There are different light settings on most cars, and teen drivers need to know how to use them properly.
1. When you should turn headlights on
Headlights should always be on at night. What about during the day? Best safety practices (and some state laws) require headlights to be on during the day, when it rains, in reduced visibility situations or in work zones. Check your state’s laws for specific requirements.
2. Reacting to high beams
How many times have you been blinded because someone was driving toward you with the high beams (brights) on? When those high beams hit your eyes, you know what to do and how to handle the situation. Does your teen?
3. Practice night driving with your teen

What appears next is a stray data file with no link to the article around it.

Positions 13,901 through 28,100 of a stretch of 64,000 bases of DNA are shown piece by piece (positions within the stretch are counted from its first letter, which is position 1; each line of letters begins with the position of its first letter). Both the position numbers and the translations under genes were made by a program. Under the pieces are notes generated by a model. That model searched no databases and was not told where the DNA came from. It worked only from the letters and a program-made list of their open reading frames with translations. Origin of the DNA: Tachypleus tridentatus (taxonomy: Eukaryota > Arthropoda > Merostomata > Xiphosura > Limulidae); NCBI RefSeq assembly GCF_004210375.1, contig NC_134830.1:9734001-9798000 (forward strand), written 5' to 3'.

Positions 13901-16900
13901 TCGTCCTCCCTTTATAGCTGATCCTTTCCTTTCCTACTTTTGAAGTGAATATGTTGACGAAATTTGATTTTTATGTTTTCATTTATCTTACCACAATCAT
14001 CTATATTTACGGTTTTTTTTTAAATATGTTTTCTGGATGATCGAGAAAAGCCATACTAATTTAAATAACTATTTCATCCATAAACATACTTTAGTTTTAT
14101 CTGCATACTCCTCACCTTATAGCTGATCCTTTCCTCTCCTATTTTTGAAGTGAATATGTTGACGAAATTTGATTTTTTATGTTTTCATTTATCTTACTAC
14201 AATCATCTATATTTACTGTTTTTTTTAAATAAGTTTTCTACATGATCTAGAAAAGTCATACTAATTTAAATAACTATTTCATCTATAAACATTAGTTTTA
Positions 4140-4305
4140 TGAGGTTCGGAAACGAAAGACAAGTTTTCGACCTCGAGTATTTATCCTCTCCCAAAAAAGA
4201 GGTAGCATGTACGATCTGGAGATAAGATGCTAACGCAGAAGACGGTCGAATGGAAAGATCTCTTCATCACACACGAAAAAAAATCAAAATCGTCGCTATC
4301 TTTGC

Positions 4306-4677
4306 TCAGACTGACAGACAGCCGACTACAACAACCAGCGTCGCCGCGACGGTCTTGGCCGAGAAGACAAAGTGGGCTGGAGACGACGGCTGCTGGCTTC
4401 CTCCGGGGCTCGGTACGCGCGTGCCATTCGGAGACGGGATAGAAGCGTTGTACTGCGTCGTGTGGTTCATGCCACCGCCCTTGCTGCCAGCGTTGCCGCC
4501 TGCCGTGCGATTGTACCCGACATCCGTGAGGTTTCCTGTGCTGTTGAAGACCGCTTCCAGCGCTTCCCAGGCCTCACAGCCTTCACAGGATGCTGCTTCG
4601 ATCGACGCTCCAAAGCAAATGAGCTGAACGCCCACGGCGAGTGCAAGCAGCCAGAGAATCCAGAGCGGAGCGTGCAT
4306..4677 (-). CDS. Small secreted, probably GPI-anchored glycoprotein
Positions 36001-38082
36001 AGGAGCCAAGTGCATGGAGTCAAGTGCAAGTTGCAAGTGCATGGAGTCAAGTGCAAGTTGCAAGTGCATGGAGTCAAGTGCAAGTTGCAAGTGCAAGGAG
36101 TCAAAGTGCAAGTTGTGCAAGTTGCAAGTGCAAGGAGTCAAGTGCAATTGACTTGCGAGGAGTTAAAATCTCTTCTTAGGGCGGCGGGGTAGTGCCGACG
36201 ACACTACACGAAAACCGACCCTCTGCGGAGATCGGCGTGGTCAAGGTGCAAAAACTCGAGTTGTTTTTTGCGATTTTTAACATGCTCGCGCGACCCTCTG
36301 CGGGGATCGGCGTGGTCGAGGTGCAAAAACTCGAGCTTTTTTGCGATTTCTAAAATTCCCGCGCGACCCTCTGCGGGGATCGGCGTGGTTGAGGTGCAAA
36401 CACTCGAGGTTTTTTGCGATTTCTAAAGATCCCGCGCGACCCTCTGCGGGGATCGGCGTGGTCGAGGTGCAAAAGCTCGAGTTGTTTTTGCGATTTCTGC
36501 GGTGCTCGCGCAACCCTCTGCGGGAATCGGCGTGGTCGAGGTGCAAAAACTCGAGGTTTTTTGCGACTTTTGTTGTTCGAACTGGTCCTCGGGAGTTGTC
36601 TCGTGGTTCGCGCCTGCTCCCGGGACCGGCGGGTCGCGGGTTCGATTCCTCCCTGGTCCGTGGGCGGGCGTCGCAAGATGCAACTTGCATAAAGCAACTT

When driving at night, show teens how to use the high beams to improve visibility on a dark road, when to turn them off (like cresting over a hill or during a turn) and show them how to use the brights to signal to another driver who is approaching without dimming their high beams.
Advise teens that if an oncoming vehicle does not dim their high beams, one way to avoid being temporarily blinded is to slow down and use the right side of the road as a guide until the car passes. Teens should be able to see a painted line or the edge of the road.
4. Special conditions
What about fog or snow—is your car equipped with fog lamps? Fog lamps are often suggested to help in these low-visibility situations. Never use high beams in snow, fog or heavy rain—the light can reflect back into the driver’s eyes and reduce visibility.
Practice driving with your teen in a variety of these situations so they can learn to use their lights properly. If they can’t see, tell them it is okay to pull over on the side of the road. Advise them to keep their lights on, or to turn on the hazard lights, so other drivers can see the car.